The timeline for when Canada might have a long-awaited foreign agents registry up and running remains unclear as an MP from a top ally warns his country is seeing “unprecedented levels” of foreign interference by hostile actors, including China and Russia.
After announcing the launch of public consultations for the registry on Friday, Public Safety Minister Marco Mendicino did not say whether he will meet calls from security experts who say Canada could have the measure in place as soon as this summer when pressed by Eric Sorensen on The West Block Sunday.
“We’ve committed to having a very focused conversation around how it is that we want to inform the creation of this foreign registry,” the minister said. “I also want to be sure that we get the threshold right.
“We want to foster transparency around legitimate activities of foreign actors. We also want to deter and discourage activities that go beyond legitimate diplomacy. … And most importantly, we want to engage Canadians.”
The House of Commons is scheduled to rise for the summer on June 23.
The consultations, which will be held until May 9, are one of several new measures announced by Prime Minister Justin Trudeau last week as his government faces increased pressure to explain to Canadians how foreign interference — particularly in elections — is being combatted, as well as how much he and other top ministers have known about such efforts.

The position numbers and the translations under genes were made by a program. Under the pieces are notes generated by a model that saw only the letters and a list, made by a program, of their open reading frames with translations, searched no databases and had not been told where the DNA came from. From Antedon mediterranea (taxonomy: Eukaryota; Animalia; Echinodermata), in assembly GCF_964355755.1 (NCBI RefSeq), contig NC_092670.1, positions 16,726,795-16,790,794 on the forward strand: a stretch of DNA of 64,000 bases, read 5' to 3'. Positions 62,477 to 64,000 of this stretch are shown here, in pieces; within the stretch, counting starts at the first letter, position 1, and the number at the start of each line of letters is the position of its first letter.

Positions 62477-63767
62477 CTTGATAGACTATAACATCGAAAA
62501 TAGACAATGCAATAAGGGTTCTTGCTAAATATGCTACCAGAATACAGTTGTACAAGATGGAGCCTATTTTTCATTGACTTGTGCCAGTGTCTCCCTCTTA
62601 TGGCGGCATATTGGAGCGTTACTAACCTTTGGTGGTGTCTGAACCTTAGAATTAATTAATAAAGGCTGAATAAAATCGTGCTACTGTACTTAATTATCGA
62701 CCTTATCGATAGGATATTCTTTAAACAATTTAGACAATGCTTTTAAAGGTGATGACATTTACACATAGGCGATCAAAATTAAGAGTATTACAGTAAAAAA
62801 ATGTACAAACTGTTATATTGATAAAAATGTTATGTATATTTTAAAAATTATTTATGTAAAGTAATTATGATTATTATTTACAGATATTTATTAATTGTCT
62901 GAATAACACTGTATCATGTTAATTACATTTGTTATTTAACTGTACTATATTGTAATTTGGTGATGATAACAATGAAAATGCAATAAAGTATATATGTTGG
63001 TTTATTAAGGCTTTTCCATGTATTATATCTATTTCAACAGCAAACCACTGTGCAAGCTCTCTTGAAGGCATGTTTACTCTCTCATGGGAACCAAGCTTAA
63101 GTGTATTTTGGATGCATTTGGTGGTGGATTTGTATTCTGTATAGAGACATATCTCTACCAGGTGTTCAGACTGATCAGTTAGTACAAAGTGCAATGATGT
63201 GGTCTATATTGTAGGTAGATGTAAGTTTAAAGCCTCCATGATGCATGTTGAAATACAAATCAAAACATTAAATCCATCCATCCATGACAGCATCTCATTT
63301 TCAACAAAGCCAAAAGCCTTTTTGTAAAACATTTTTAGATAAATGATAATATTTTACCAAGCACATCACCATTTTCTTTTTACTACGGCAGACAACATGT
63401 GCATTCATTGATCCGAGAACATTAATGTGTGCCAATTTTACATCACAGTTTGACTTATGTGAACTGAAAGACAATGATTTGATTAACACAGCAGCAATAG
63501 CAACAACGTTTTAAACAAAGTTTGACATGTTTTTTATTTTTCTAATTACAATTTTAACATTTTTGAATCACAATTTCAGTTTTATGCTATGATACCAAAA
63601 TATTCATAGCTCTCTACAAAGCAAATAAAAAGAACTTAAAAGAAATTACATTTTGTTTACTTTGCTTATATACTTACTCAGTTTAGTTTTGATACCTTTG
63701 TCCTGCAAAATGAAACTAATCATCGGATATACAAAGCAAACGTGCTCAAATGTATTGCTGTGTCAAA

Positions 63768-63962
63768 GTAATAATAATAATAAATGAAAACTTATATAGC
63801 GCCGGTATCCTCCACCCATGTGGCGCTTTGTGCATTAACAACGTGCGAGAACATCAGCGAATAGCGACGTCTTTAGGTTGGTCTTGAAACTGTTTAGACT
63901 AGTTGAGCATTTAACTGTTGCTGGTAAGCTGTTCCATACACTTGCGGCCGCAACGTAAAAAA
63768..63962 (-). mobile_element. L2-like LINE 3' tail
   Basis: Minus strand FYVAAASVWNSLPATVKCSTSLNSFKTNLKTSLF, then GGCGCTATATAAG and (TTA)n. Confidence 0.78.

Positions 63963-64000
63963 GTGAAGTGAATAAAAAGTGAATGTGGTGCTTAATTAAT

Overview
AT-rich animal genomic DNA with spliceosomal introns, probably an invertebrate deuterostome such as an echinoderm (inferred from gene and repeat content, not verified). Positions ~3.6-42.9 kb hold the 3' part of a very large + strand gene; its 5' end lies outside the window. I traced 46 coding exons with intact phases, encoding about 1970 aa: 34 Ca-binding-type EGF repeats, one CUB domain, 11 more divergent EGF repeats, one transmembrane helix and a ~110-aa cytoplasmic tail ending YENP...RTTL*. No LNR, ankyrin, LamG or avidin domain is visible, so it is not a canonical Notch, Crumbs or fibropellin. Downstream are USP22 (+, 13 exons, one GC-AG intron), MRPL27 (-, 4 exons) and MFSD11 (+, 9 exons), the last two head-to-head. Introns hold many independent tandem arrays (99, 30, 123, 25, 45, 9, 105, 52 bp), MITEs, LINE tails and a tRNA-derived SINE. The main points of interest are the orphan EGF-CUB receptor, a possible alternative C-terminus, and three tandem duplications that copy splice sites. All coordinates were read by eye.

The National Security and Intelligence Committee of Parliamentarians (NSICOP) and the independent National Security and Intelligence Review Agency (NSIRA) have each been ordered to undertake studies into foreign interference.
A “special rapporteur” will also be appointed with a “wide mandate” to oversee the probes and put forward recommendations to the government — including whether it should call a public inquiry amid growing calls for a transparent investigation.
Both NSICOP, which includes MPs from multiple parties and one senator, and NSIRA, which is made up of independent experts tasked with reviewing the actions of Canada’s intelligence agencies, hold their activities behind closed doors in order to review classified material.
Mendicino was also tasked Monday with establishing “a counter-foreign interference coordinator” to oversee the work and recommendations coming from various agencies and committees.
Consultations for the foreign agent registry have begun online, and Mendicino said Friday he will be participating in roundtable discussions in the coming weeks.
The minister said on Sunday the consultations are meant to ensure not only transparency for Canadians, but also that Chinese Canadians do not feel stigmatized.
“Members of the Chinese Canadian community are indeed very worried about being painted with the same brush when it comes to these allegations. That’s unfair,” he said.
“They have every right to participate in society fully, including in our politics.”
The public registry would be similar to ones in other members of the Five Eyes alliance, including Australia, where it is part of the government’s Foreign Influence Transparency Scheme.
That law, passed in 2018, requires people advocating for a foreign state to register their activities, under penalty of fines or jail time.
“As a liberal democracy, we don’t mind other governments or companies or individuals trying to at least have a say in in our policies and how we govern in Australia,” Andrew Wallace, an MP for Australia’s Liberal opposition who serves as deputy chair of the government’s intelligence and security committee, told Sorenson in an interview Sunday.
“But what is really important is that that is a transparent process, and that’s the key.”
That transparency extends to how Australia’s intelligence service, the Australian Security Intelligence Organization (ASIO), communicates the threats the country faces from foreign interference with the public.